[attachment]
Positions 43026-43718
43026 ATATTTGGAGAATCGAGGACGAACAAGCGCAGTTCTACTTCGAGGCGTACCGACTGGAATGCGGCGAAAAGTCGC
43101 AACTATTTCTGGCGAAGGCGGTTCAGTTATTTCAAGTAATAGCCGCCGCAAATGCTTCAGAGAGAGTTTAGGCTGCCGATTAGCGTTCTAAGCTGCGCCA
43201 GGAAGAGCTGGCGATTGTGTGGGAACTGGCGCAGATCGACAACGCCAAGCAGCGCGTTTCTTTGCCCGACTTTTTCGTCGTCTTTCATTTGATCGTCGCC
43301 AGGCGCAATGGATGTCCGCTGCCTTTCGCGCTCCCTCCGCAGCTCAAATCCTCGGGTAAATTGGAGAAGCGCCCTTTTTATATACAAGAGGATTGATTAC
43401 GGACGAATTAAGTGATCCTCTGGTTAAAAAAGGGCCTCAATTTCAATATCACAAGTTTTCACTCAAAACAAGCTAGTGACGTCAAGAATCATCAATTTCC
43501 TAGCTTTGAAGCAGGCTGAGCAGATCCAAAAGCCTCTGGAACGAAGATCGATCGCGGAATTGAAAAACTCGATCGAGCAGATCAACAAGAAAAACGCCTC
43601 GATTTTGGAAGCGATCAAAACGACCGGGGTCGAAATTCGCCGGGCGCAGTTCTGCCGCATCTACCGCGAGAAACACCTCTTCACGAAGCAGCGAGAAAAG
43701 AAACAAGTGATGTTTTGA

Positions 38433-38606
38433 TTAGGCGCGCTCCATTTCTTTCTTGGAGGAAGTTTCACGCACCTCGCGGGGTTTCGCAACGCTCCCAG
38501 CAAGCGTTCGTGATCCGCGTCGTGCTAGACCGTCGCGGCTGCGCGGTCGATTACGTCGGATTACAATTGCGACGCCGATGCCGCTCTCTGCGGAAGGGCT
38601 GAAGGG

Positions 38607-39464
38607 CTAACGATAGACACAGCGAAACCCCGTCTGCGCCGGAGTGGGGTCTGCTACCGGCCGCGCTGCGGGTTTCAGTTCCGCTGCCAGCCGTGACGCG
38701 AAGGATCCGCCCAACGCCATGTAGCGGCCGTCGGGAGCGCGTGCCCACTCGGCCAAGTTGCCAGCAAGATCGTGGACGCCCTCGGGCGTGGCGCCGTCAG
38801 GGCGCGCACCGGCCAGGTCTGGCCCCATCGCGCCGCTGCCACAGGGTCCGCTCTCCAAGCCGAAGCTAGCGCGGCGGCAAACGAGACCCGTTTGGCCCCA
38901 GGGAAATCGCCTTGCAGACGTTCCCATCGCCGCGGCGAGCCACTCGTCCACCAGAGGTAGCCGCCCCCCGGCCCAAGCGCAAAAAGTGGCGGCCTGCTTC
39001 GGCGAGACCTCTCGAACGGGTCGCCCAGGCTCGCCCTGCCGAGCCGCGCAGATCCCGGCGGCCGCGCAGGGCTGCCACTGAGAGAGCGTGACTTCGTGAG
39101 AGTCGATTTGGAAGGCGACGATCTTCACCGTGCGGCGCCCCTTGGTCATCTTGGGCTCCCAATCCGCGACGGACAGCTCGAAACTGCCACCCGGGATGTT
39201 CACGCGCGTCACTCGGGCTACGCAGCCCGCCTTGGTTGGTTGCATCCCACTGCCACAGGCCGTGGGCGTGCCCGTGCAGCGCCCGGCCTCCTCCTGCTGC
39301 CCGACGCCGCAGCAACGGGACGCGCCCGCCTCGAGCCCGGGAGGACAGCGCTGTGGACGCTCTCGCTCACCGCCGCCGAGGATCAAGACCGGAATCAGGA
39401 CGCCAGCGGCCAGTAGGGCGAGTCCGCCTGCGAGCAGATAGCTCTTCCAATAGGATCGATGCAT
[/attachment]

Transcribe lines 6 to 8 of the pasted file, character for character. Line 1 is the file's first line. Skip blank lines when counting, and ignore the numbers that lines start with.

43401 GGACGAATTAAGTGATCCTCTGGTTAAAAAAGGGCCTCAATTTCAATATCACAAGTTTTCACTCAAAACAAGCTAGTGACGTCAAGAATCATCAATTTCC
43501 TAGCTTTGAAGCAGGCTGAGCAGATCCAAAAGCCTCTGGAACGAAGATCGATCGCGGAATTGAAAAACTCGATCGAGCAGATCAACAAGAAAAACGCCTC
43601 GATTTTGGAAGCGATCAAAACGACCGGGGTCGAAATTCGCCGGGCGCAGTTCTGCCGCATCTACCGCGAGAAACACCTCTTCACGAAGCAGCGAGAAAAG